I think it was excessive force.  The school should not be allowing this to happen.  He is just an eighth grader.  I understand that this [could be seen as] a gang symbol, but you can’t repress the symbol.  It is a matter of religious freedom and is a First Amendment right.  I think that they are overreacting to the gang issues, and if you have somebody wearing it legitimately, yes, they should be allowed to wear it.  I think it is an important issue or we wouldn’t be involved.

The Rutherford Institute has given the Amarillo School District until December 12th to respond, but no lawsuit has been filed at this time.  I will continue to follow this story, but I do not think that most police are bad or racist, or that they are targeting black or Hispanic young men.  But I learned long ago, growing up in a major Midwestern city, not to argue with a police officer if you don’t want to get hurt.  I hope that Jacob will as well.



Mere Links 12.10.14
Wednesday, December 10, 2014, 10:00 AM

Most American Agree With Right-To-Die Movement
Dennis Thompson, Healthday

An overwhelming 74 percent of American adults now believe that terminally ill patients who are in great pain should have the right to end their lives, the poll found. Only 14 percent were opposed.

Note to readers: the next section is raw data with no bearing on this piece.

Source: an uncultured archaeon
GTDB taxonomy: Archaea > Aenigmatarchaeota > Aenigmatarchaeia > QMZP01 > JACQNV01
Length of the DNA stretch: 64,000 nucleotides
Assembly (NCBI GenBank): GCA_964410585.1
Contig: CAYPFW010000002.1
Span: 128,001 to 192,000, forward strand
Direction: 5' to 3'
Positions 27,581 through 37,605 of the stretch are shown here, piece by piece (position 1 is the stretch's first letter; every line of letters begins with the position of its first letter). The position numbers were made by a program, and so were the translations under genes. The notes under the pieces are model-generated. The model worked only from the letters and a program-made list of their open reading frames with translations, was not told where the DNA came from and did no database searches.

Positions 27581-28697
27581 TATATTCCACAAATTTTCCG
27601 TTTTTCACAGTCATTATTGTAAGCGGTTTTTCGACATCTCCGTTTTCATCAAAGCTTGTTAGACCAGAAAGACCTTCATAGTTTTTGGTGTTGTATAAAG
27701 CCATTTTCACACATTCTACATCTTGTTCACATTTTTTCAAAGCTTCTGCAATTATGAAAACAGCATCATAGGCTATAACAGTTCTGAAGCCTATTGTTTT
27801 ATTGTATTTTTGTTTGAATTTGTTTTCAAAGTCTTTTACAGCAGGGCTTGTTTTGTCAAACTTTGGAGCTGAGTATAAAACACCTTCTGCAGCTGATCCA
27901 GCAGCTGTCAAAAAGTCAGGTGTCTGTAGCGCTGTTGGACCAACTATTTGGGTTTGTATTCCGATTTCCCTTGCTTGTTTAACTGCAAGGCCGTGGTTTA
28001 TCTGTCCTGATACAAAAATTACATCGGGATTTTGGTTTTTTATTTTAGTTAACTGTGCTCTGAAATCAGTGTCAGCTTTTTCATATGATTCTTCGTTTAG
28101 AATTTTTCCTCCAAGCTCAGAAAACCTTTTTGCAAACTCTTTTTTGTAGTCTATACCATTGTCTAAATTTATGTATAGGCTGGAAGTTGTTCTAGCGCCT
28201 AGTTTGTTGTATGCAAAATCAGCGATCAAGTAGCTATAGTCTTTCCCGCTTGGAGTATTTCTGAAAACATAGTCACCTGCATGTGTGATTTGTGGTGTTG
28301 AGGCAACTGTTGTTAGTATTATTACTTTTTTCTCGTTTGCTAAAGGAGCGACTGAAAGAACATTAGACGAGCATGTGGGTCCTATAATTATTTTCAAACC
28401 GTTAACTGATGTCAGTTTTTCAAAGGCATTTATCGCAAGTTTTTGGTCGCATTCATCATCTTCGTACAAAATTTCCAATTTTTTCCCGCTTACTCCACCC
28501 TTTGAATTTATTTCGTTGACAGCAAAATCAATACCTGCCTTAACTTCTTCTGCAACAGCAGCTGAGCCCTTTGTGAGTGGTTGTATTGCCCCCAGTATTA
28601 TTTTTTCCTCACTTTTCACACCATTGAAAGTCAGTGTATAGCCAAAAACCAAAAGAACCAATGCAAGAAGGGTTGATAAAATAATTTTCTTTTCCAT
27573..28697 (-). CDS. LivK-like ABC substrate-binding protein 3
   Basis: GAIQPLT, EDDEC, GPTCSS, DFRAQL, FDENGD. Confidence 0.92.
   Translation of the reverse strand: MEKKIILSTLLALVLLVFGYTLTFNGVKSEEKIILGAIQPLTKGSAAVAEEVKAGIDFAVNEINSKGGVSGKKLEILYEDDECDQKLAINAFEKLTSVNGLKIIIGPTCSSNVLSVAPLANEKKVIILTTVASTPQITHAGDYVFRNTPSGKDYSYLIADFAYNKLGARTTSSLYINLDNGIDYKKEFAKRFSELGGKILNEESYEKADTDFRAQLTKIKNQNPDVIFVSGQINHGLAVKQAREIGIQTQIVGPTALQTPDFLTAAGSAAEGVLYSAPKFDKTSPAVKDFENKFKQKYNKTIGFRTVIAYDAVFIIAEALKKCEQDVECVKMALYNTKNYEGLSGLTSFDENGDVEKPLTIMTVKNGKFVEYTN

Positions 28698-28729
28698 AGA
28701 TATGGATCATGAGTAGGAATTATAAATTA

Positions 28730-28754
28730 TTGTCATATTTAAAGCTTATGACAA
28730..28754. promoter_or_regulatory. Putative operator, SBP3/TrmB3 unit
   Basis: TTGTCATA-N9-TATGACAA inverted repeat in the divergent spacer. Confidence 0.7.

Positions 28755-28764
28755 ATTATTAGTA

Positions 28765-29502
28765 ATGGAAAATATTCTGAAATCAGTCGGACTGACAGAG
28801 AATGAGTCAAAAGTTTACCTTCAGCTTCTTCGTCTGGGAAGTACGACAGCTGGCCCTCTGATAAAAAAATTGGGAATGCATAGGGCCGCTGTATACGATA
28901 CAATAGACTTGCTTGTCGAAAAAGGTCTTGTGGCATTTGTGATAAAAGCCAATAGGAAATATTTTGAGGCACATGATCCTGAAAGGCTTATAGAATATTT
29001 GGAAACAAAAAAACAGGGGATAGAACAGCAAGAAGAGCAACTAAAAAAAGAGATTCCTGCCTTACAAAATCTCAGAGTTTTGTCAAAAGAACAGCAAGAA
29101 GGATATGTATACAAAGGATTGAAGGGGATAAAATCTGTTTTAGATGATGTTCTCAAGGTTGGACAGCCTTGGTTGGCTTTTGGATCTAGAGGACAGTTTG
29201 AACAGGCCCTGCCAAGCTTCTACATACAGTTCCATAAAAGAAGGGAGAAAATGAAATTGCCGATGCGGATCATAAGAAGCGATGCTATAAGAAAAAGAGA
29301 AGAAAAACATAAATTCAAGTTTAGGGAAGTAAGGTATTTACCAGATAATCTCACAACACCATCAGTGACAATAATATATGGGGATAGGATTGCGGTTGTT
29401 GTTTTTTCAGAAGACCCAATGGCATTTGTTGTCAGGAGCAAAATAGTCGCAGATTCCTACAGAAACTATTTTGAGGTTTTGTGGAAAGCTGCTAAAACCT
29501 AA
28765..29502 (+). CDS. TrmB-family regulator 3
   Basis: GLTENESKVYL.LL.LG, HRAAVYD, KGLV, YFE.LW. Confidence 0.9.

Abortion Is Out; Single Moms Are In
Nicole Russell, The Federalist

New data show fewer abortions and marriages, meaning many more single moms.Those who love life should start supporting good marriages and parenting.

College: Where Faith and Virtues Go to Die
Catherine Ruth Pakaluk, Aleteia

What kind of education are we giving our kids?

Not Just a Rape Culture: The University’s Rape System
Greg Forster, Public Discourse

Only political reform can fight the system that protects rapists on college campuses.



Mere Links 12.09.14
Tuesday, December 9, 2014, 10:00 AM

Church Giving Tops $50 Billion A Year In U.S.—And Its Future Is Not A Collection Plate
Ruth Graham, Fast Company

“Churches are no different than any other operation in that they need to be relevant and convenient,” said RaeAnn Slaybaugh, editor of Church Executive magazine, who has reported on new giving options. “The difficulty is in capitalizing on a moment of generosity.”